According to mobile analytics firm Flurry, developer support for Android has been waning despite its incredible growth.

Flurry tracks the activity of 45,000 developers who have built 90,000 different applications. Every time a developer starts a new project, Flurry knows which platform the developer is working on. 

As you can see below, a smaller share of developers started Android projects in the second quarter of the year than the first. Flurry speculates the change was driven by the Verizon iPhone and the popularity of the iPad 2.

Whatever the reason, it’s good news for Apple.

chart of the day, new project starts, ios vs android, july 2011

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A year and change after its launch, Apple’s iPad has established itself as both the progenitor and dominant entity in a new category of device: tablets. A large part of its success has undeniably been down to the enthusiasm shown by developers, who have recently crossed the notable marker of producing 100,000 applications compatible with the device. As is true of the vast app selection on the iPhone, quantity doesn’t guarantee quality, but the abundance of software available for the iPad at least offers a better chance of finding some wheat in amongst the chaff. And as to its competitors, here’s hoping Ice Cream Sandwich and Windows 8 get here before this Apple juggernaut crosses the million mark, eh?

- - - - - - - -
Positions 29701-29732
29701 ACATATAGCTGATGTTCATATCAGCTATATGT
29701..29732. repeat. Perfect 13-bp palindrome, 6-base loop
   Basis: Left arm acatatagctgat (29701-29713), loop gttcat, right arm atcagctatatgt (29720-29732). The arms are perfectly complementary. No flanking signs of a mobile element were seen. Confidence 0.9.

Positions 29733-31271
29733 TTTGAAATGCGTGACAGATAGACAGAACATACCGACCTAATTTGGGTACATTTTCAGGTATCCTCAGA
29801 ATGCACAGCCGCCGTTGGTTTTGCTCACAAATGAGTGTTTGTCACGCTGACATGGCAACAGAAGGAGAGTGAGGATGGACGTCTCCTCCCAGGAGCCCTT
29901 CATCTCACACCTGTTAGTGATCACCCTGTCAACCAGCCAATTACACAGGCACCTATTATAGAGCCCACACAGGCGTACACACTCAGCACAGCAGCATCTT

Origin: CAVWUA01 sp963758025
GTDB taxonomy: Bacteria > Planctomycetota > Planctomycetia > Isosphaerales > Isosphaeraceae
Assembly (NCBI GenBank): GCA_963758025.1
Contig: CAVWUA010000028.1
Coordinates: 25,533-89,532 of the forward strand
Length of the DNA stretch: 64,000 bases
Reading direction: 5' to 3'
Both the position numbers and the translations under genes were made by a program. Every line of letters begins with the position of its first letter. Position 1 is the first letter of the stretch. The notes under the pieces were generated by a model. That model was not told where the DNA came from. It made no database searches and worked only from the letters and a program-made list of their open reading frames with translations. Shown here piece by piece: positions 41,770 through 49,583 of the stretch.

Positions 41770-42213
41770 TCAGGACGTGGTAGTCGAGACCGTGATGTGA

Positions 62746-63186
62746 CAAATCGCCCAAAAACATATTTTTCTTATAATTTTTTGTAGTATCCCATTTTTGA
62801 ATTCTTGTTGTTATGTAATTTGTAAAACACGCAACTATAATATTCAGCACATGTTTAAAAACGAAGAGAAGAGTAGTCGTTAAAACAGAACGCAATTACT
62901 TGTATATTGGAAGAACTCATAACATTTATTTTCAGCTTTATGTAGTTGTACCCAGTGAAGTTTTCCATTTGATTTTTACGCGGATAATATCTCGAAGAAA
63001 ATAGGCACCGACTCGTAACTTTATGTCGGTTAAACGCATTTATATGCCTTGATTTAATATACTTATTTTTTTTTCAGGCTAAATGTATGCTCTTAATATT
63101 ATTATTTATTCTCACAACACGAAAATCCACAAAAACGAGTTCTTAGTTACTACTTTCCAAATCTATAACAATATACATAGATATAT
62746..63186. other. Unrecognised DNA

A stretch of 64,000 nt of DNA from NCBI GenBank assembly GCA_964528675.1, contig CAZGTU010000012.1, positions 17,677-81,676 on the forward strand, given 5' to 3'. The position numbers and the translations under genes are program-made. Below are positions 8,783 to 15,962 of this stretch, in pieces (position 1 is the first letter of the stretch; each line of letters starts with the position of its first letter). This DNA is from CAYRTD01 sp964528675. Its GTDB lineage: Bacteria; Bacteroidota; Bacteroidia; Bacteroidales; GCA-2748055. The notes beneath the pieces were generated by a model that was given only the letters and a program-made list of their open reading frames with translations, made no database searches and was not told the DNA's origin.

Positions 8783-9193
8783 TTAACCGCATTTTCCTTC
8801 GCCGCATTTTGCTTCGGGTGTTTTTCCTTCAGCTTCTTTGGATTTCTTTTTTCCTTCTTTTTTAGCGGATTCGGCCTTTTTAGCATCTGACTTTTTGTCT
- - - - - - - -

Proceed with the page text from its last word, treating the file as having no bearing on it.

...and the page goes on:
iPad passes the 100,000 apps milestone, rest of the tablet world looks on in disbelief originally appeared on Engadget on Fri, 01 Jul 2011 03:47:00 EDT. Please see our terms for use of feeds.

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Google Android has come out of nowhere in the last couple of years to kick Apple’s butt in smartphone market share

One common rebuttal among Apple fans has always been something like, “yeah, well, add the iPod touch to Apple’s iPhone numbers, and you’ll see a different story.”

It’s true. Adding the iPod touch does make Apple’s iOS shipments and market share bigger than if you ignore it, and it narrows the gap with Android.

But it made a much better argument a year ago.

In fact, because the smartphone market, Google Android, and even the iPhone are all growing much faster than Apple’s iPod touch business, adding the iPod touch to Apple’s iPhone stats actually makes iOS’s market share smaller than it was a year ago.

Specifically, while the smartphone market nearly doubled year-over-year in Q4 to about 101 million units, according to Canalys, the iPod touch only grew 27% year-over-year to about 10 million units.

Yes, the iPod touch makes Apple’s iOS relatively bigger, and is important for the iOS app platform, especially for gaming. But it doesn’t help the market share growth argument versus Android, because everything else is growing much faster than the iPod touch. (See data table below.)

This chart shows Android’s market share soaring from Q4 2009 to Q4 2010, whether the iPod touch is included in the overall market or not. Apple’s market share is significantly higher when the iPod touch is included, and the gap with Android is smaller. But the iPod touch actually hurts Apple’s market share growth year-over-year.

SAI chart Android iPhone iOS market share iPod touch

SAI data Android iPhone iOS market share iPod touch

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